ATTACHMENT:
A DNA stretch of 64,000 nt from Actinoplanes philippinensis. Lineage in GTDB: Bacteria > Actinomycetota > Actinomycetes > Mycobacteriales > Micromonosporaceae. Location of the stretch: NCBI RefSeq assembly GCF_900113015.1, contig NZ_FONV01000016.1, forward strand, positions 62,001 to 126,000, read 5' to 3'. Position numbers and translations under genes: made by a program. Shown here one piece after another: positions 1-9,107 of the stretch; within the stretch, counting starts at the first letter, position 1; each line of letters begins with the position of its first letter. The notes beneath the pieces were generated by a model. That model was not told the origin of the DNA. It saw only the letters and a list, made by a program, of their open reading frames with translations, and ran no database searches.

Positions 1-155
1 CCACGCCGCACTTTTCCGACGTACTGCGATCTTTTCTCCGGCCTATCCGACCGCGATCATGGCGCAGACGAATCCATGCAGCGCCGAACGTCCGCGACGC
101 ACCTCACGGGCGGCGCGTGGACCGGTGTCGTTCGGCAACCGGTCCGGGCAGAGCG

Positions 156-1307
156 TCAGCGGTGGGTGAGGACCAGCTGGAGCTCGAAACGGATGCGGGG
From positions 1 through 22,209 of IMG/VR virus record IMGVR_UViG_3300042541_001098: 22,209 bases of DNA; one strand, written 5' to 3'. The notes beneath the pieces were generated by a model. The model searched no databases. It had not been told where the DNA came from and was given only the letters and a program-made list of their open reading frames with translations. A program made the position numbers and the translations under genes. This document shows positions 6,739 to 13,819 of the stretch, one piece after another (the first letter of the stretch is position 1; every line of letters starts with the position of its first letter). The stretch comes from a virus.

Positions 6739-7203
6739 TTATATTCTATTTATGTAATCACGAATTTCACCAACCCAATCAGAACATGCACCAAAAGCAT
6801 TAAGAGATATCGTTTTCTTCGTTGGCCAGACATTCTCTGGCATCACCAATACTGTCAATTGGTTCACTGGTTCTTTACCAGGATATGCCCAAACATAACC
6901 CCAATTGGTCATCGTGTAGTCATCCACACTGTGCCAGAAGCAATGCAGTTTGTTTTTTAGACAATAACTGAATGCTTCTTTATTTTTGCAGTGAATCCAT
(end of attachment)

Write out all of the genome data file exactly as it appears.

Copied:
A DNA stretch of 64,000 nt from Actinoplanes philippinensis. Lineage in GTDB: Bacteria > Actinomycetota > Actinomycetes > Mycobacteriales > Micromonosporaceae. Location of the stretch: NCBI RefSeq assembly GCF_900113015.1, contig NZ_FONV01000016.1, forward strand, positions 62,001 to 126,000, read 5' to 3'. Position numbers and translations under genes: made by a program. Shown here one piece after another: positions 1-9,107 of the stretch; within the stretch, counting starts at the first letter, position 1; each line of letters begins with the position of its first letter. The notes beneath the pieces were generated by a model. That model was not told the origin of the DNA. It saw only the letters and a list, made by a program, of their open reading frames with translations, and ran no database searches.

Positions 1-155
1 CCACGCCGCACTTTTCCGACGTACTGCGATCTTTTCTCCGGCCTATCCGACCGCGATCATGGCGCAGACGAATCCATGCAGCGCCGAACGTCCGCGACGC
101 ACCTCACGGGCGGCGCGTGGACCGGTGTCGTTCGGCAACCGGTCCGGGCAGAGCG

Positions 156-1307
156 TCAGCGGTGGGTGAGGACCAGCTGGAGCTCGAAACGGATGCGGGG
From positions 1 through 22,209 of IMG/VR virus record IMGVR_UViG_3300042541_001098: 22,209 bases of DNA; one strand, written 5' to 3'. The notes beneath the pieces were generated by a model. The model searched no databases. It had not been told where the DNA came from and was given only the letters and a program-made list of their open reading frames with translations. A program made the position numbers and the translations under genes. This document shows positions 6,739 to 13,819 of the stretch, one piece after another (the first letter of the stretch is position 1; every line of letters starts with the position of its first letter). The stretch comes from a virus.

Positions 6739-7203
6739 TTATATTCTATTTATGTAATCACGAATTTCACCAACCCAATCAGAACATGCACCAAAAGCAT
6801 TAAGAGATATCGTTTTCTTCGTTGGCCAGACATTCTCTGGCATCACCAATACTGTCAATTGGTTCACTGGTTCTTTACCAGGATATGCCCAAACATAACC
6901 CCAATTGGTCATCGTGTAGTCATCCACACTGTGCCAGAAGCAATGCAGTTTGTTTTTTAGACAATAACTGAATGCTTCTTTATTTTTGCAGTGAATCCAT